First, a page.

Alpha channels, also sometimes called masks, are images that control the transparency of an image. In programs like Lightwave and 3D Studio, the image and its alpha channel can be separate image files. In Unreal, it's best to use 32 bit TGA files that store the image color information with the transparency information in a single file.
Alpha channels use black for transparent areas, and white for opaque areas. Files that are only black and white are sometimes called masks. An example might be an image of a tree where the trunk, branches, and leaves are visible but everything else is "invisible" or transparent.
They can also be used to make gradual shifts in transparency such as with the simulated glow of coronas and particles. Since black is transparent, a dark grey (eg, RGB 10,10,10) is mostly transparent but not completely.
Alpha channels are used to simulate 3D geometry without increasing the number of physical polygons. For example, a picket fence would require modeling individual boards and nails while an alpha channel image fence would simply contain and image of a fence and its alpha channel; transparent areas around the top and between individual fence boards.
- It is designed for high quality, raster images
- They can be very large files because 1 byte is used for each color
- TGAs support greyscale transparency, and so store the mask within the TGA
- A TGA with an alpha channel (transparency information) are typically 32 bit files
- TGA files can be run length encoded to save space; RLE compression is directly proportional to the complexity of the image. "Noisy" images don't compress well, while bands of the same color do compress well.
- TGAs are sometimes called Targas or Targavision, or Truevision Targa
- Using the various laso tools, magic wand and the pen tool make your selection. If you dont already know how great the pen tool can be for making your selections try this : http://www.gurusnetwork.com/tutorials/photoshop/pen1intro.html
- After you've made your selection go to the channels tab (next where the layers tab is usualy).
- Press the button "Save selection as channel" and a channel named Alpha1 should apear.
- Now check if what you want to be visible is WHITE. If it's the opposite click on the Alpha1 channel (should be under the blue) deselect (Ctrl+D) and invert (Ctrl+I). There you have it!
Note: that in Photoshop 7.0 there is a bug that makes it imposible to save alphas in Targas. To fix this either update to 7.01 or download a small fix for the adobe web site.
Make sure you follow the instructions given there.
- Load your image that you wish to make transparent.
- In the menu, click on 'Selections→Select All', and press CTRL-C to copy the image to the clipboard.
- Press CTRL-V to paste it as a new image (you will be working on the cloned image first).
- Pick a selection tool (the 'Wand' is normally a good choice) and click on the area you want to add transparency to. If you have multiple areas of the same image you wish to make transparent, hold down the shift key while clicking on the image.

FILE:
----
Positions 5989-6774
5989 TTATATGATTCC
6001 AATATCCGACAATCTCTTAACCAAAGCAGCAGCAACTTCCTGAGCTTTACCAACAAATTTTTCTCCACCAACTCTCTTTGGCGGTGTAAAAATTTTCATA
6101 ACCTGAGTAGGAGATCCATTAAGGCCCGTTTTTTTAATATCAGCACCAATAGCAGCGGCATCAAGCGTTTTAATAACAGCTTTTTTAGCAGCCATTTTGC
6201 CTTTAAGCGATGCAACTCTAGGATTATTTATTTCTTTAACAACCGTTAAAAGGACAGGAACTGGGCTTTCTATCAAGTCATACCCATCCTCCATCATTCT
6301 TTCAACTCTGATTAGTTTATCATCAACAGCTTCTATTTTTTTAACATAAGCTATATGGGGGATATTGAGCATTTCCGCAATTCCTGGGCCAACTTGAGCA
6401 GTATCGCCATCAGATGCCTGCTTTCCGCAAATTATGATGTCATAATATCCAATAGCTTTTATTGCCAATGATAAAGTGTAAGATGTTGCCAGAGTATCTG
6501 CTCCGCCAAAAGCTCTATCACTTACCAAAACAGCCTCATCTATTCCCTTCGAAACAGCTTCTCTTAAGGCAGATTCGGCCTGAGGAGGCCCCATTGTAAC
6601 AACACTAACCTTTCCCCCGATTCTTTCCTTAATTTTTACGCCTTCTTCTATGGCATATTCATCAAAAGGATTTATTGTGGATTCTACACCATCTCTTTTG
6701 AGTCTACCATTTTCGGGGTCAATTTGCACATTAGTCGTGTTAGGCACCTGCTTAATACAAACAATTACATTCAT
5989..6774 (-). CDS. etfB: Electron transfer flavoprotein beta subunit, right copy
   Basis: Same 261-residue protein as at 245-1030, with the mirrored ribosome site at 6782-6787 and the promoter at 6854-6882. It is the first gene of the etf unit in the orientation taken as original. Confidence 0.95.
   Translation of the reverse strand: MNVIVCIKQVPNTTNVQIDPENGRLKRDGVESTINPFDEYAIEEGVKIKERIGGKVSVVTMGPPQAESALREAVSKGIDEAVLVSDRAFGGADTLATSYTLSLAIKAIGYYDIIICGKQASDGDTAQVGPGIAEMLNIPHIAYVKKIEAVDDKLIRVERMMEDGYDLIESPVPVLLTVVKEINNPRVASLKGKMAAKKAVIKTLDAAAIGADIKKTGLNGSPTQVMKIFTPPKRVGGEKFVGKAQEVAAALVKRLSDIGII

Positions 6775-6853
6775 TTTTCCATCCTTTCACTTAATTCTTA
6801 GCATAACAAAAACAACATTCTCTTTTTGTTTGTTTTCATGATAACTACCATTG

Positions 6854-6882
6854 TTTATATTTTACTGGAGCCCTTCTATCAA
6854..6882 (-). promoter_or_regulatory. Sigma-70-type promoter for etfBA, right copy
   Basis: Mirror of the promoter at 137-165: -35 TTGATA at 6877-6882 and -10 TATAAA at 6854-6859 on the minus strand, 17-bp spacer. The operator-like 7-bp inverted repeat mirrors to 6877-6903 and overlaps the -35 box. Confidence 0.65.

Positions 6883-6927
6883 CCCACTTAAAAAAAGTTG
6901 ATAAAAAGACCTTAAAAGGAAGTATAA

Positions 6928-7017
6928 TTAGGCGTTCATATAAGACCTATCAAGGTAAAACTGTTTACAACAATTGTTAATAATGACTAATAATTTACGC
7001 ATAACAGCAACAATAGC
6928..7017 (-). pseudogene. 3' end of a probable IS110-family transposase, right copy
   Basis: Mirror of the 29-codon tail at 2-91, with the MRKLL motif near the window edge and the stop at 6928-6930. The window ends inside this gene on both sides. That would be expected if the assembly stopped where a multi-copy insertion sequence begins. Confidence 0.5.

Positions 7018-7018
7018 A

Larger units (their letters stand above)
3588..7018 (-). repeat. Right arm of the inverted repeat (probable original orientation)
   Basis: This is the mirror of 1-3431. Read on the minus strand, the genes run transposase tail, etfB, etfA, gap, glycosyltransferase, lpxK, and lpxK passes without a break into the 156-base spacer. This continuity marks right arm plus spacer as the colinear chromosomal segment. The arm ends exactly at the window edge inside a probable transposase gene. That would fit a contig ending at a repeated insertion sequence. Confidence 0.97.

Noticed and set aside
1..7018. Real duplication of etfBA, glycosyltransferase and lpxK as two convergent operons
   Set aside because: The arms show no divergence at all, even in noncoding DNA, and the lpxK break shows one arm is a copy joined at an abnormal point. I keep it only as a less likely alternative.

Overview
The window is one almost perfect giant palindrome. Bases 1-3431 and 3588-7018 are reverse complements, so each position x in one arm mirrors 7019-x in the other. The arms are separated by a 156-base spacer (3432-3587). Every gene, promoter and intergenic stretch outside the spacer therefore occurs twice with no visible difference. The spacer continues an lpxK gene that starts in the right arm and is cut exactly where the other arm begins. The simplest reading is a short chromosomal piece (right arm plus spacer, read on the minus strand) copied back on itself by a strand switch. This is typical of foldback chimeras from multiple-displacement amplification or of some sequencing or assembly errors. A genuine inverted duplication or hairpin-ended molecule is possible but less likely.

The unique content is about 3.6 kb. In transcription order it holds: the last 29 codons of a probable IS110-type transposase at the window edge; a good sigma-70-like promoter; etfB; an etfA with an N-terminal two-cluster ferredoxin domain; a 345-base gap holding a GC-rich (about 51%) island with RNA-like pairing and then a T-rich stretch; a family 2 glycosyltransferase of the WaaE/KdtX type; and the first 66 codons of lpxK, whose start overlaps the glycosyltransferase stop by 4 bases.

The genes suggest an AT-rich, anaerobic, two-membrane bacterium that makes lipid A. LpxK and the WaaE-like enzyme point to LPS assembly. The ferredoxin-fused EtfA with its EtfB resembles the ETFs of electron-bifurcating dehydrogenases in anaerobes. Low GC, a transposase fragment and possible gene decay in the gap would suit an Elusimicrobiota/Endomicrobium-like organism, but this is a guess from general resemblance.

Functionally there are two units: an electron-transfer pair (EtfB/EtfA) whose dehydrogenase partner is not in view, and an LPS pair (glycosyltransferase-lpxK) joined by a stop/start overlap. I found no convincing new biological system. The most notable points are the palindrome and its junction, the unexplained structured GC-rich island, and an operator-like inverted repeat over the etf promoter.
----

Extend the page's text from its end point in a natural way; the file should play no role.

- Whatever you do want transparent will be selected. Take your floodfill tool and select a dark colour (the darker the colour, the more transparent the pixel will be). Floodfill within the selected areas.
- In the menu, click on 'Selections→Invert' - this will invert your selection.
- Whatever you do not want transparent will be selected. Take your floodfill tool and select a light colour (the lighter the colour, the less transparent the pixel will be). Floodfill within the selected areas.
- In the menu, click on 'Layers→Load/Save Mask→Save Mask to Disk'. Type in a File Name and hit Save.
- In the menu, click on 'Selections→Select None' to deselect everything.
- Reopen your original texture.
- In the menu, click on 'Selections→Select All'.
- In the menu, click on 'Layers→Load/Save Mask→Load Mask from Disk'and look in the menu bar at the top of screen for Mask. Select Mask→New→From Image. In this dialogue box, for the source window, the pulldown box, 'blank' and select your masked texture's filename, and press ok.
- Select Masks→Save to Alpha channel from the menu. Just agree with the next two windows (hit 'OK'), and save your new masked image. Make sure you choose .TGA file format (it will be listed as Truevision TARGA (.TGA)).
DJPaul: Did some more work on this. Fell through when I released the Beta 8 of PSP menu-wise is much different from PSP7, so i'm stuck. Plus my art sk1lls about suitable for MS Paint. I will try find someone who knows to finish it.
You can simply save the image with an alpha channel to TGA format. Make sure you don't have a layermask selected though, or it might save only the mask.
The best way to create transparency is using a layer mask. Right click the layer in the layers window and select "Add layer mask...". The layermask is actually just a grayscale image; black means fully transparent and white fully opaque.
The other way to do it is to add an alpha channel to each layer. Usually the only layer without an alpha channel is the background layer. Right click the layer again and select "Add alpha channel". Now you can clear parts of the layer using the eraser or select tools. They'll become transparent instead of getting filled with the background color.
Before you can safe the image to TGA with an alpha channel you need to merge the layers. GIMP will automagically do this for you just before saving (after you confirmed it, ofcourse). Note however that only the visible layers will be saved. So first make sure the layers you want to save are visible.
Kerlin: Think I'm done. Someone wanna check my work so I don't jack something up? Just throw Delete Me on the two pages above if you think this is sufficient. Otherwise, fix this page.